I keep replaying a recent conversation about risk in my head. You know how it is. Someone says something that does not make sense and you ponder why he or she fails to see what is obvious to you (and to many others). Let me explain.

The speaker (whom I will call Bill) asserted that concerns on the part of an unnamed fiduciary about the risks associated with investing in a particular structured product should be given short shrift. He reasoned that no explicit losses had occurred during a date range certain so why bother with thinking about a “what if” world. According to his logic, anticipatory hedging or other type of risk control methodology would be counterproductive.

I could not disagree more with the view that no news is good news. 

Any competent risk professional will describe the nature of an effective mitigation program as forward-looking. Sometimes a review of past failures can be helpful in terms of understanding what could have been done differently. That’s not to say that history dictates the future. Change occurs and ignoring new rules or market conditions or other salient facts makes little sense.

Effective risk management is a process that includes steps such as those listed below:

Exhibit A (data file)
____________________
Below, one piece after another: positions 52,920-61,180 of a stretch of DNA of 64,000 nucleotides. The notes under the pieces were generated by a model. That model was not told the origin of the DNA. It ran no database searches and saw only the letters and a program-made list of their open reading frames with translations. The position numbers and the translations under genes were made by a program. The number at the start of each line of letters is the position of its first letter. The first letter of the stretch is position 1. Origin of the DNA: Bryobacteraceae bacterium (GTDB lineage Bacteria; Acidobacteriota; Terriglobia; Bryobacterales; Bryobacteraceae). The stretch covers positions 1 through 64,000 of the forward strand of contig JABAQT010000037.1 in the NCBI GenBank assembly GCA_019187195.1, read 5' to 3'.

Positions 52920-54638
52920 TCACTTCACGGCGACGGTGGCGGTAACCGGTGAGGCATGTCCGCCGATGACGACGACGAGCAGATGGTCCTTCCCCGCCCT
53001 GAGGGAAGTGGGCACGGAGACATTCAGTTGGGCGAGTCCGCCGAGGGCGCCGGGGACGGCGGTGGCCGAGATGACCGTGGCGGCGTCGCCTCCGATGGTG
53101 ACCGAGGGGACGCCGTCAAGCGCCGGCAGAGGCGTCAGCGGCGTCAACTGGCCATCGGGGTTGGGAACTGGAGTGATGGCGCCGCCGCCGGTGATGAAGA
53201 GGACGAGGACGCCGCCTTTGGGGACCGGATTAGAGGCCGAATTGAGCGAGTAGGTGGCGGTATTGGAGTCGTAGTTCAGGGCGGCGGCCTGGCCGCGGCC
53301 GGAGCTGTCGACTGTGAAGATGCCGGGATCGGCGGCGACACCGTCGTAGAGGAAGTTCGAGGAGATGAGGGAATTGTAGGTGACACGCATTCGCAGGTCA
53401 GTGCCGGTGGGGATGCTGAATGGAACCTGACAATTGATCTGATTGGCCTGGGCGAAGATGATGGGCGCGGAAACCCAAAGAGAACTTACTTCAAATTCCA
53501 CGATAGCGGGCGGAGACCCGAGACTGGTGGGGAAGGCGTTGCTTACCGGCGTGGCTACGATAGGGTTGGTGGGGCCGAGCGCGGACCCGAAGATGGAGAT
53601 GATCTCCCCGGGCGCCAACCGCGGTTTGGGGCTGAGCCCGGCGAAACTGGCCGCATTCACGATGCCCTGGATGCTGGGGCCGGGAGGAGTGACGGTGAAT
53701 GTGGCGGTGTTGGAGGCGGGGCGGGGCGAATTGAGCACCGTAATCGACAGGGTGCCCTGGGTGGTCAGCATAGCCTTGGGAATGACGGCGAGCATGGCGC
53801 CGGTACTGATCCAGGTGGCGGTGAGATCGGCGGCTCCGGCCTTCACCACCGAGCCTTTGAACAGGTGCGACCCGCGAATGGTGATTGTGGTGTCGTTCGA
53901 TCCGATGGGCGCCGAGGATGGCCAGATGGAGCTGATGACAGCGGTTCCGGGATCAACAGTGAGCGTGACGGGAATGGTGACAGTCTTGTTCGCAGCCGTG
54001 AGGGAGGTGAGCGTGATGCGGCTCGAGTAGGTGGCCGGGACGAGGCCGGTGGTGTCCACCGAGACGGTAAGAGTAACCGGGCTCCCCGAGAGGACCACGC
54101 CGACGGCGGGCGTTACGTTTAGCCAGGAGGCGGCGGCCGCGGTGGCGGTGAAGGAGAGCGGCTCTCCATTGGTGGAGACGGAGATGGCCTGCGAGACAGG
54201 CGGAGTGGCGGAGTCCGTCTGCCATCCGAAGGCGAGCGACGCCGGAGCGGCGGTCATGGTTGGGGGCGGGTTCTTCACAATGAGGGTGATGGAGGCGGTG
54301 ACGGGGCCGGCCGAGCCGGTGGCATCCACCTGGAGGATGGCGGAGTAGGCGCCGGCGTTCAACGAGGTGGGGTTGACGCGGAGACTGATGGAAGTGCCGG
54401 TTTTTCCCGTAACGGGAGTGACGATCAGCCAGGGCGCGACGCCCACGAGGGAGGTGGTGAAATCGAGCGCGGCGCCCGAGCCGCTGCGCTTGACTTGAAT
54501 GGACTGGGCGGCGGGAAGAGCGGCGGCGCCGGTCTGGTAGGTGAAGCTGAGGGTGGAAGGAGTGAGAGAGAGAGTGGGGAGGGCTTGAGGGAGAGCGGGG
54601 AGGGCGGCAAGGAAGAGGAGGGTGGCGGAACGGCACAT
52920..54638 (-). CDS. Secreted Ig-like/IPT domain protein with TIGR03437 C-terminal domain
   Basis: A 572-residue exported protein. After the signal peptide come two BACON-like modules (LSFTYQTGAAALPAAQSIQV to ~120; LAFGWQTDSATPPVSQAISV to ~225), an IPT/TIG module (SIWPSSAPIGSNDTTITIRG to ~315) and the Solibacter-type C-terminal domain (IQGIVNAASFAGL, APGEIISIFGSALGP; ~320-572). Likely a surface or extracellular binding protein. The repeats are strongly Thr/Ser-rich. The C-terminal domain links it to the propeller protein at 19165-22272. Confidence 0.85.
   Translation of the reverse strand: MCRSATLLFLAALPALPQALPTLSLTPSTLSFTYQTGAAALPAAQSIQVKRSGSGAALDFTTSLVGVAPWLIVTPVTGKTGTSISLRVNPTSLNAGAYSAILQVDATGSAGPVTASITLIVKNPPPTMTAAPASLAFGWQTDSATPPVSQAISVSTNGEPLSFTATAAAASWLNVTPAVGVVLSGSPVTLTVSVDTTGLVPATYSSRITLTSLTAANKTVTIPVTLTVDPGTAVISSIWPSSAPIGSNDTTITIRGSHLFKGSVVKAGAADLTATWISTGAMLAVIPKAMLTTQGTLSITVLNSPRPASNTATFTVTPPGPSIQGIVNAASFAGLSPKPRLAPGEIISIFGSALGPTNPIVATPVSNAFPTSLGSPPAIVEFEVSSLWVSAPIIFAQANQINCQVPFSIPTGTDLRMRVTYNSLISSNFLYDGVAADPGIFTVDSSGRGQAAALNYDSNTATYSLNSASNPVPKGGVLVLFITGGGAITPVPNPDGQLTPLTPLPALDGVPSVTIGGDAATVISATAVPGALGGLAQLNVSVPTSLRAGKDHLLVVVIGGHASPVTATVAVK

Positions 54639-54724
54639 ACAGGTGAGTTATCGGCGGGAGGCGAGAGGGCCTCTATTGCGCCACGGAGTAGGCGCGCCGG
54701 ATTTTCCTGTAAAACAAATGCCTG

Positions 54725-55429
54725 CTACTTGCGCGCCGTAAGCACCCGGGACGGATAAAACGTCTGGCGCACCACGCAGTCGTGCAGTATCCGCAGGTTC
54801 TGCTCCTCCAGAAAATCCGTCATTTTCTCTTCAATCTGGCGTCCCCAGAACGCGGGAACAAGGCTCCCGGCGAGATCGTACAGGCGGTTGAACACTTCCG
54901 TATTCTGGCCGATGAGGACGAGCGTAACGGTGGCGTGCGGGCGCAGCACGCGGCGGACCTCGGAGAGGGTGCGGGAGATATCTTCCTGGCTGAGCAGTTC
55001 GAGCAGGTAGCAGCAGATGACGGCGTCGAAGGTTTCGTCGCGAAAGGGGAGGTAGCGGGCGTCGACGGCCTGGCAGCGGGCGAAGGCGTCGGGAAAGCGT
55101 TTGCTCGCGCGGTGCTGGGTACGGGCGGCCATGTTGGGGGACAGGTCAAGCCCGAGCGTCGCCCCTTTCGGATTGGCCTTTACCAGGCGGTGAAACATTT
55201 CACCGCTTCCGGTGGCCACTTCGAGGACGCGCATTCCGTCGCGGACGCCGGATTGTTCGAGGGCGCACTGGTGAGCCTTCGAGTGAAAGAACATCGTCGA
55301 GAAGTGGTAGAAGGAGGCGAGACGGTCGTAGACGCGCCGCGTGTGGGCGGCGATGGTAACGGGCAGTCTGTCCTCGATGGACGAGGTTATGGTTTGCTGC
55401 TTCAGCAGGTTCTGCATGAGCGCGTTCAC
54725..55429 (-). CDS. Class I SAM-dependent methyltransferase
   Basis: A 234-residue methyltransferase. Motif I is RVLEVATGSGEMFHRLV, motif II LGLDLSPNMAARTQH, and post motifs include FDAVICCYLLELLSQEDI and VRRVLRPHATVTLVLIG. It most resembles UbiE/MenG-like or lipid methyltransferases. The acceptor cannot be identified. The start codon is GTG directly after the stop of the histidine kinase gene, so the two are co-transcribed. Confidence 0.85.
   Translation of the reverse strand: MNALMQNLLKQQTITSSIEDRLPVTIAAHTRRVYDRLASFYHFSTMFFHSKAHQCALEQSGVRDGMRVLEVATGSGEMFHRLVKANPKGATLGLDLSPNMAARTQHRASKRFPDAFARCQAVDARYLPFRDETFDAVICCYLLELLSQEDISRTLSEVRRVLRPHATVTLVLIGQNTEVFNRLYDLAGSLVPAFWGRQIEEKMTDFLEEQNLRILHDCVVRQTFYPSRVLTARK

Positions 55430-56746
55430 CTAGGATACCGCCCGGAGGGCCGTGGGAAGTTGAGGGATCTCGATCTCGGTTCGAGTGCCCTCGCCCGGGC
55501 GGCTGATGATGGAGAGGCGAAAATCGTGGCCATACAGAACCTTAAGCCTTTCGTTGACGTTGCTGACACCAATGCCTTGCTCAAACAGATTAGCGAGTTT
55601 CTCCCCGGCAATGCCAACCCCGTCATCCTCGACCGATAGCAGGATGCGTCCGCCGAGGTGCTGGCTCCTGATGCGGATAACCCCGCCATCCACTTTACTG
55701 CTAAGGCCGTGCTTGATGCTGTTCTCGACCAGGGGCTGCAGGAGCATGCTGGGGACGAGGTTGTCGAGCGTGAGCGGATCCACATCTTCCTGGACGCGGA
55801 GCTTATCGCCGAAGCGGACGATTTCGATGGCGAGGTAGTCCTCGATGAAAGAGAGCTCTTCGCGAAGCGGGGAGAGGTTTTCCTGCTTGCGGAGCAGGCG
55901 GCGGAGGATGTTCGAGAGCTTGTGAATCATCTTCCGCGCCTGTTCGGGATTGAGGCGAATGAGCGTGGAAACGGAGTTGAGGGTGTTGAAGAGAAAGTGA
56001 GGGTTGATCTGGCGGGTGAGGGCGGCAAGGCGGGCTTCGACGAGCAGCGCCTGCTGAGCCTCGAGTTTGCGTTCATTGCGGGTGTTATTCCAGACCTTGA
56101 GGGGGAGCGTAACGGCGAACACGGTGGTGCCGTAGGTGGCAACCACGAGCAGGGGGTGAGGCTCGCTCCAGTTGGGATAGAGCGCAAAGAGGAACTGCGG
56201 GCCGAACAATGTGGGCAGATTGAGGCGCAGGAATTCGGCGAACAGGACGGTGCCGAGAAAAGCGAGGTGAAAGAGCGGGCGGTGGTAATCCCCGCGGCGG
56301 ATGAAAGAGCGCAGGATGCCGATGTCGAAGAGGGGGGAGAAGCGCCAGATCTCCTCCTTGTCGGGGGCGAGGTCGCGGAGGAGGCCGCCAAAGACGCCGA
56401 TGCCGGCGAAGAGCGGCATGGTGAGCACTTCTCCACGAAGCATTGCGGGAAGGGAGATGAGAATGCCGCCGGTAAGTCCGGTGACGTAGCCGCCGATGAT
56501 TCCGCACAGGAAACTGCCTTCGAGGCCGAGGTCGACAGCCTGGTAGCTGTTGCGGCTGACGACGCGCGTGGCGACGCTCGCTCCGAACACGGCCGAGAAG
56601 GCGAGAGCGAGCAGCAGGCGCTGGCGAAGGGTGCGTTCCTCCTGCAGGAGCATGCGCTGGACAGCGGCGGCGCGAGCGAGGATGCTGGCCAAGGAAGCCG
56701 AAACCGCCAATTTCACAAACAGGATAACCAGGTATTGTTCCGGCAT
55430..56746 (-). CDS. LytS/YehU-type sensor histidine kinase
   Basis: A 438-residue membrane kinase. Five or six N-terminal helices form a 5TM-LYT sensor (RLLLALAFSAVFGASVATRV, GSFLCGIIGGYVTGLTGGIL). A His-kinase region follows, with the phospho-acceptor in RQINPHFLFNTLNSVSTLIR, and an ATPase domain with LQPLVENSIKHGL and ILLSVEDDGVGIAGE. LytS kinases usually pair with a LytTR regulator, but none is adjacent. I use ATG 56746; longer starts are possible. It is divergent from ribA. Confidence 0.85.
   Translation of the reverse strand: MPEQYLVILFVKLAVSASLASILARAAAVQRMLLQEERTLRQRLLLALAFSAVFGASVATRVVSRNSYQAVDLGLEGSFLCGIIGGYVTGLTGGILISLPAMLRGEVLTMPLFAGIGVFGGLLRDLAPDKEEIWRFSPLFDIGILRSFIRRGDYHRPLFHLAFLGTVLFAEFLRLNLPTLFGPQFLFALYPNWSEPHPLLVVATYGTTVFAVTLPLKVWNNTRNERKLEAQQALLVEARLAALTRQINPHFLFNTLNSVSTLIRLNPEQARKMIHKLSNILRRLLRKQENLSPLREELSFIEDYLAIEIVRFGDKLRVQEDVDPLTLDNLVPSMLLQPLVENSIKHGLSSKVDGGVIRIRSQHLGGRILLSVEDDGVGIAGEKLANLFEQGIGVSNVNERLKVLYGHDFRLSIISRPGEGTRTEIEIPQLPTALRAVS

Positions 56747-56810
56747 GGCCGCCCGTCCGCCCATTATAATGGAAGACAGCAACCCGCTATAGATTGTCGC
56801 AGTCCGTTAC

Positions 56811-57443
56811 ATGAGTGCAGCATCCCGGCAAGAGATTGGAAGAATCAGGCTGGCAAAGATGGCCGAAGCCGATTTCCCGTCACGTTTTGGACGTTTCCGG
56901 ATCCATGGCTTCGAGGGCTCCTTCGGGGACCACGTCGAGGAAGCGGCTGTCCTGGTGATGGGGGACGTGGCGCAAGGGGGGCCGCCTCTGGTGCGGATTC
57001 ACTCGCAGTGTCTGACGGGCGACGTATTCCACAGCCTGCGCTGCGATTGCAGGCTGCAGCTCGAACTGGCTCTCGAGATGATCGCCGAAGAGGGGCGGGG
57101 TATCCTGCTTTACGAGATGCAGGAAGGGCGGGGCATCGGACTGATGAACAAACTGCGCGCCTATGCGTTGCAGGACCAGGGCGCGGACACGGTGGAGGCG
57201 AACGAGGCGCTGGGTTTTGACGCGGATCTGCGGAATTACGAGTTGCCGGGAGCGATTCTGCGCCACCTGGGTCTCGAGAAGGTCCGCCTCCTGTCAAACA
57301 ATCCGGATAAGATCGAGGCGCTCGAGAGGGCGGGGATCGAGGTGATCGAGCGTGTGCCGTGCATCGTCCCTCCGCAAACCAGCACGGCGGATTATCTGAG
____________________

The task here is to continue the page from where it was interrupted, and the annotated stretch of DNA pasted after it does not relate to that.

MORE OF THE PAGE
• Identify possible problems before they materialize;
  • Use a risk map or similar tool to neasure the probability of occurrence and likely economic impact should an adverse event occur;
  • Evaluate competing risk mitigation techniques in terms of costs, benefits and unique circumstances for the investor or service provider such as an asset manager;
  • Create approrpriate policies and procedures to ensure adequate data capture and benchmarking of the chosen technique;
  • Implement the selected strategy or technique;
  • Regularly review technique for efficacy; and
  • Modify the risk management actions as needed.
  • Textbooks and “lessons learned” white papers are replete with examples of what might have been done in advance to avoid past monetary loss or untimely death or injury. Notably, the concept of loss is not confined to negative outcomes. Opportunity loss is likewise important. A dictionary defines the term as “loss of availability,” “loss of prospective benefit,” “loss of readiness” or “loss of productivity.”

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